Emacs provides a wrapper for various debuggers including GDB called the Grand Unified Debugger (GUD). I’ve tried it in the past but always run into lots of minor annoyances with the UI so I just use command line GDB instead. But recently I’ve being trying to adopt a more “Emacs native” workflow, including using EShell instead of a separate terminal window for Bash, Magit instead of command line git, ERC for IRC, etc. So let’s see if we can fix these GUD problems…
(setq gdb-many-windows t gdb-use-separate-io-buffer t)
The default mode of GUD just creates a single window with the the normal GDB terminal. This doesn’t seem to offer much over running GDB directly. The “many windows” mode splits the screen into six separate windows showing the current source file, locals/registers, output, etc.
Source file opens in the wrong window
By default if you jump to a source file from e.g. the stack trace window it will open on top of the command input window (labeled “2” below) rather than the source file window “1”.
This seems to be “normal” behaviour, and there are loads of threads on Stack Overflow complaining about it but with no conclusive solution. E.g. see here or here.
The problem here is that GUD makes all the popup windows “dedicated” except for the command window. When you jump to a file it opens in the first non-dedicated window, which sort-of makes sense. The function that sets up the windows is called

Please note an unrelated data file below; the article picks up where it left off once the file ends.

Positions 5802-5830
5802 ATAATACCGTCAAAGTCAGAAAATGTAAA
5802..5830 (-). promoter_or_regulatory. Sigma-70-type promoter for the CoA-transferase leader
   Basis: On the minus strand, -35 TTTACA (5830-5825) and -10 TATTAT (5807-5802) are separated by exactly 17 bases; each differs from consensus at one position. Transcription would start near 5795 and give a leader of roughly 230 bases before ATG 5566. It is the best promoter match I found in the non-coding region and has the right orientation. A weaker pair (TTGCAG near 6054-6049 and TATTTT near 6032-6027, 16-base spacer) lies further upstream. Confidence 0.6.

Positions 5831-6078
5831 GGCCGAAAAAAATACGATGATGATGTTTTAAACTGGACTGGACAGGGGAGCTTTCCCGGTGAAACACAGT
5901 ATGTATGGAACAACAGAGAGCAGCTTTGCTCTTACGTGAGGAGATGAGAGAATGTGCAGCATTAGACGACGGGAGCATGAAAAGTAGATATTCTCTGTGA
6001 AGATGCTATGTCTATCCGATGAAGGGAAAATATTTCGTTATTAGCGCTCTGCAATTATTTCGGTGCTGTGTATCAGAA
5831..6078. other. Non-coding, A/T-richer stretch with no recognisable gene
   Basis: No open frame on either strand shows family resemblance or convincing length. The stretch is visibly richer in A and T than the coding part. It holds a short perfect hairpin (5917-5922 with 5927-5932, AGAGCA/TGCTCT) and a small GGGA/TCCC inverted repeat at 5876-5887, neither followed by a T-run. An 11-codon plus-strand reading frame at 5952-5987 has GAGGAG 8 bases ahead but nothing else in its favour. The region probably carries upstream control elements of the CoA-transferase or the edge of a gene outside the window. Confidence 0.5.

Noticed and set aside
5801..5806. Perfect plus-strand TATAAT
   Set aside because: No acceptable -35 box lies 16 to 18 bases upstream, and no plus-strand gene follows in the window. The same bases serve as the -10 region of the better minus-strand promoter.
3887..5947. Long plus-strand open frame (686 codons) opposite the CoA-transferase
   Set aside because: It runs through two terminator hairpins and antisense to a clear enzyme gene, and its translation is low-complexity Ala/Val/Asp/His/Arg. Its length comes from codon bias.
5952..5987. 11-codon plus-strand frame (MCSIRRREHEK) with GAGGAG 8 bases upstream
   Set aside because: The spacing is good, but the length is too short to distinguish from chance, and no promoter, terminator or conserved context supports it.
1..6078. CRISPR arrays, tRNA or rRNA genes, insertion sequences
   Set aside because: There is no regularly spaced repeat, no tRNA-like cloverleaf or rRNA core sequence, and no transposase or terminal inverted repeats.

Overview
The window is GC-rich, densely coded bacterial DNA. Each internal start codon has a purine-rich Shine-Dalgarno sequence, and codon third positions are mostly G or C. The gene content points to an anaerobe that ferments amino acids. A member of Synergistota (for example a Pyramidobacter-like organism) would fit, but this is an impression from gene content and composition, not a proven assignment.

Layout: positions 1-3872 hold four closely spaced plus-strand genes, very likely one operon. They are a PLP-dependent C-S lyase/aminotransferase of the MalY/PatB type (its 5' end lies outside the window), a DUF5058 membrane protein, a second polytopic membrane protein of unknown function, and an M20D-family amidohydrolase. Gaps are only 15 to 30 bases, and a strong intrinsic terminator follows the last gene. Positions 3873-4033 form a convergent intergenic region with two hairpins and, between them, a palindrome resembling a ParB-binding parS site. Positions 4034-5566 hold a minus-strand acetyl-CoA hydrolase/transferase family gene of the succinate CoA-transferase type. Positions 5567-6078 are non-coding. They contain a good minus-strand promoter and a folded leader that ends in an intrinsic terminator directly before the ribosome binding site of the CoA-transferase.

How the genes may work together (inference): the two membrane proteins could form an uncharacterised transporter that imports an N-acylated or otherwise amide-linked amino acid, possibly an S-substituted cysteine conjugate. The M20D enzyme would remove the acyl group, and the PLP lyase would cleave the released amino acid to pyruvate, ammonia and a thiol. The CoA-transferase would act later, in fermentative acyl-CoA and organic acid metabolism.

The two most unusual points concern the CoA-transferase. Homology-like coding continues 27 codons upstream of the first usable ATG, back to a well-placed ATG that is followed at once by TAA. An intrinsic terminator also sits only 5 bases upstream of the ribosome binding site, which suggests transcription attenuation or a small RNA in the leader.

gdb-setup-windows so we can use Emacs’ “advice” system to hook this function and run some extra code afterwards to make the command window dedicated:
(advice-add 'gdb-setup-windows :after (lambda () (set-window-dedicated-p (selected-window) t)))
This works because
gdb-setup-windows always leaves the command window selected when it finishes.
Quitting messes up the window configuration
How do you quit anyway? I think the correct way is just to run
quit in the command window. But no matter how you quit GUD always messes up whatever window configuration you had before you opened it.
We can fix that by saving the window layout when we run
M-x gdb by storing the layout into a register in
gud-sentinal function runs when some event occurs on the inferior
gdb process. We can hook that to restore the window state when the process exits.
(defconst gud-window-register 123456) (defun gud-quit () (interactive) (gud-basic-call "quit")) (add-hook 'gud-mode-hook (lambda () (gud-tooltip-mode) (window-configuration-to-register gud-window-register) (local-set-key (kbd "C-q") 'gud-quit))) (advice-add 'gud-sentinel :after (lambda (proc msg) (when (memq (process-status proc) '(signal exit)) (jump-to-register gud-window-register) (bury-buffer))))
gud-quit which send the
quit command to GDB to save typing.